Two devastating floods and the scandalous rape case involving a Middle Village councilman dominated headlines in Mid- Queens this year.
In July, then again in August, residents were swamped under torrential downpours that sent sewage-tinged rainwater flooding into low-lying homes and businesses, causing thousands of dollars in property damage.
On Aug. 8, the second — and worst — of the two summer storms rapidly overtaxed the sewers, causing water to bubble up from clogged catch basins and underground arteries too small and poorly maintained to handle the massive inflow.
Soon, civic leaders and lawmakers were calling the flooding “an absolute disgrace.”
Citing trouble spots like the Cooper Avenue Underpass, which was submerged under 12 feet of water, critics faulted the city government for failing to expand the sewage infrastructure, despite steady population growth and rising drainage demands.
Exacerbating the problem, they asserted, was the lack of maintenance of local catch basins and underground pipes.
“Why should we have to suffer because (the city) does not do the damn maintenance?” asked civic leader Bob Holden in September, still fuming about the floods more than a month after the storms.
With recovery efforts lagging across in September, the federal government stepped in with a long-awaited “disaster zone” designation for Queens — thereby, making millions of federal dollars available for temporary housing, home repairs and low-cost loans.
But even today, some flood victims feel shortchanged by the Federal Emergency Management Agency’s compensation formula, which only reimburses property owners for a portion of the monetary hit incurred during the storms.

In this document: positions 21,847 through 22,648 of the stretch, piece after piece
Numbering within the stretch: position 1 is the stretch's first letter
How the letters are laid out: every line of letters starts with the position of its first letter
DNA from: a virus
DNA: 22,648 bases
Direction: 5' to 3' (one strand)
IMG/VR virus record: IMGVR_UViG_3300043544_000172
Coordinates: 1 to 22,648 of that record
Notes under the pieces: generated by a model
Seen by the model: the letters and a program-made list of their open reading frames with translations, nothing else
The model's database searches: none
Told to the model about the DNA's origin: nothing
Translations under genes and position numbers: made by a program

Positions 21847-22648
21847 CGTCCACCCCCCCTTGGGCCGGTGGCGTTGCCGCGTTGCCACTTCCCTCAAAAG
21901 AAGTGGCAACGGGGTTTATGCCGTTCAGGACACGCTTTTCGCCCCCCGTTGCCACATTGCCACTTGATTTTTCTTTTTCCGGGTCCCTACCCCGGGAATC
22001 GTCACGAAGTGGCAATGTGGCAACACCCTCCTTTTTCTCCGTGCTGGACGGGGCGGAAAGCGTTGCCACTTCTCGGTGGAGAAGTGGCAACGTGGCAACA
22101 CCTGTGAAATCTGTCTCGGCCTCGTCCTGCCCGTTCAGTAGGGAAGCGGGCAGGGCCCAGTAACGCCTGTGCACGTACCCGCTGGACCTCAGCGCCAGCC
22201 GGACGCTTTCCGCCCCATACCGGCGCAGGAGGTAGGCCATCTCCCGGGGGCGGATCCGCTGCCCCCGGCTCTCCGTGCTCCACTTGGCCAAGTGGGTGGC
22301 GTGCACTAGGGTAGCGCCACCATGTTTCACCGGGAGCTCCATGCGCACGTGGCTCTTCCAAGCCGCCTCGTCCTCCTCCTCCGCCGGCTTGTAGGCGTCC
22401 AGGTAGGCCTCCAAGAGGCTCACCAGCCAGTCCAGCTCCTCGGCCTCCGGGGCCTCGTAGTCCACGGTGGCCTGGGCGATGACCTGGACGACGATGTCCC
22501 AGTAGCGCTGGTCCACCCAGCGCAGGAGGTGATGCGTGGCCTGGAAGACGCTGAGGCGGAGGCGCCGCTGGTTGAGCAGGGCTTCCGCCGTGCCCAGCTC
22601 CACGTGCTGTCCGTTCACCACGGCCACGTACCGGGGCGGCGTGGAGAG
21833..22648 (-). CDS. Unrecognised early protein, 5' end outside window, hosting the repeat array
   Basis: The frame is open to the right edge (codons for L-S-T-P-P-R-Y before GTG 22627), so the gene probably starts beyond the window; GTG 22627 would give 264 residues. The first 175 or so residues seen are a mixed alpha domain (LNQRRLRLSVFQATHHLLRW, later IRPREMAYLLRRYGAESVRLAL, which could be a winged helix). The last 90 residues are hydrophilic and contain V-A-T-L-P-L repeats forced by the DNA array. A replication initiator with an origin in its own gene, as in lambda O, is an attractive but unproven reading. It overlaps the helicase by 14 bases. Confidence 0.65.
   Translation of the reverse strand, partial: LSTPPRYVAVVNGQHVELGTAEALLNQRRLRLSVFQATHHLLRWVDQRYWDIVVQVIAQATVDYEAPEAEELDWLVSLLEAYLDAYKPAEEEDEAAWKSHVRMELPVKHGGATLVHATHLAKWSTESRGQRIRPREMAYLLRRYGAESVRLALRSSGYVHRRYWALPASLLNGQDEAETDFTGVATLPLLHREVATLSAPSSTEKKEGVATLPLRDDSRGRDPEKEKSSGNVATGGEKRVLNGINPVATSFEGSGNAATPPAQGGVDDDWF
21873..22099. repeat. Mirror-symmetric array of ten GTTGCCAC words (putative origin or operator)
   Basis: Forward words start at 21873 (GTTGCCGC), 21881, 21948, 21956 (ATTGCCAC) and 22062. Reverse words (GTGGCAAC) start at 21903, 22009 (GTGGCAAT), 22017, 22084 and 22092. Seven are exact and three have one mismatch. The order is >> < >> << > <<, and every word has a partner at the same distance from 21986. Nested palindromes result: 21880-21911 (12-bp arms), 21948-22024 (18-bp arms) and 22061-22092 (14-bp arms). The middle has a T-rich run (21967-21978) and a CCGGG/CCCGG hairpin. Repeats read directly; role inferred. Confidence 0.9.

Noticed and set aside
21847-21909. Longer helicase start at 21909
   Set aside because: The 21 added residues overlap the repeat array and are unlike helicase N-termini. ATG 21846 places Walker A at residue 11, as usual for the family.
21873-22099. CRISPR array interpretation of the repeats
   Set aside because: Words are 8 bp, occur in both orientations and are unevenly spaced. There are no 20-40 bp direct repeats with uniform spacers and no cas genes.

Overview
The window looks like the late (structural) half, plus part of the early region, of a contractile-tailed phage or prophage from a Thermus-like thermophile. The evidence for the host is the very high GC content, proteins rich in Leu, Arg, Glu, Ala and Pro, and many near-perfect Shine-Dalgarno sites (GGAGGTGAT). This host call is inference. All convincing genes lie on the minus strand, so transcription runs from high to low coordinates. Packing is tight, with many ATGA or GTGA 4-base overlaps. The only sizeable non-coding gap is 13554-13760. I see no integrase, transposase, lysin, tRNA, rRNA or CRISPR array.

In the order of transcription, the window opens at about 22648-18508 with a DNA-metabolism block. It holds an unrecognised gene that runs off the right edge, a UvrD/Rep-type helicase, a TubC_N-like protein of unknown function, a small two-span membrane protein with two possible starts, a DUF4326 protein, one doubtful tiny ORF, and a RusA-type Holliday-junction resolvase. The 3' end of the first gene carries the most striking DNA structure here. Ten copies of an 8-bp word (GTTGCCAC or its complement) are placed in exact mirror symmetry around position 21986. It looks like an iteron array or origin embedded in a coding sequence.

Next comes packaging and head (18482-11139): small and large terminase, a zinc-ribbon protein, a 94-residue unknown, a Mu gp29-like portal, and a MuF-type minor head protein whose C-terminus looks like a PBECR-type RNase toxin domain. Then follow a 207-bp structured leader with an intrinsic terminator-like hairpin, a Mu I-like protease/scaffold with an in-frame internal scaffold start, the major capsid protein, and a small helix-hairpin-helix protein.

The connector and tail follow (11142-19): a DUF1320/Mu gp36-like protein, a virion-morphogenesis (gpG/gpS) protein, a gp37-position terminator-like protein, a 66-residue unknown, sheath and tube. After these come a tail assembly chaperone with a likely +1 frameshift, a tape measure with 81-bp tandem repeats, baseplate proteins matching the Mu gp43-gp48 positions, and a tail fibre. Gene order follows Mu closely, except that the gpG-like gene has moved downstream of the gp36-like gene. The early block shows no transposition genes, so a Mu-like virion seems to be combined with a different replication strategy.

As these flood-ravaged residents were recovering the remaining losses, a Middle Village lawmaker was weathering his own brewing storm of controversy.
On July 9, investigators descended upon the district office of Councilman Dennis Gallagher to scour the premises for evidence of an alleged rape.
The raid came a day after a 52-year-old Middle Village grandmother told police that the councilman had raped and sexually assaulted her there the previous night, after they’d met at a watering hole just around the corner from his home.
Gallagher immediately proclaimed his innocence, saying the sexual encounter had been consensual.
But his accuser’s charges, whether true or not, might as well have spelled the end of his authority on the City Council. With an opening trial date looming in early August, Gallagher relinquished his membership at the Budget Negotiating Committee on the urging of council leadership.
Three days later, the council unanimously voted to strip Gallagher of his six committee assignments and minority whip post, thereby forcing him to forfeit a $5,000-a-year bonus to his regular $112,500 council salary.
Vowing to retain his one remaining title of “councilman,” Gallagher turned himself into police the following week, pleading not guilty to rape and sexual assault at his Aug. 3 arraignment in Queens Criminal Court.
Since his indictment, the councilman has kept a low public profile while preparing for his upcoming trial and trying to regain some of his eroded political clout. So far, these efforts have produced mixed results.
In September, Gallagher quietly threw his hat into a primary race for a delegate’s seat to his Assembly district’s judicial convention — a politically obscure position that he eventually failed to capture after finishing last among five other candidates.
After hiring celebrity attorney Benjamin Brafman (who previously defended Michael Jackson and Sean “P Diddy” Combs), Gallagher won a reprieve in court last month when the presiding judge granted his legal team extra time to challenge his indictment on claims of prosecutorial misconduct.
A final decision is expected on Jan. 24.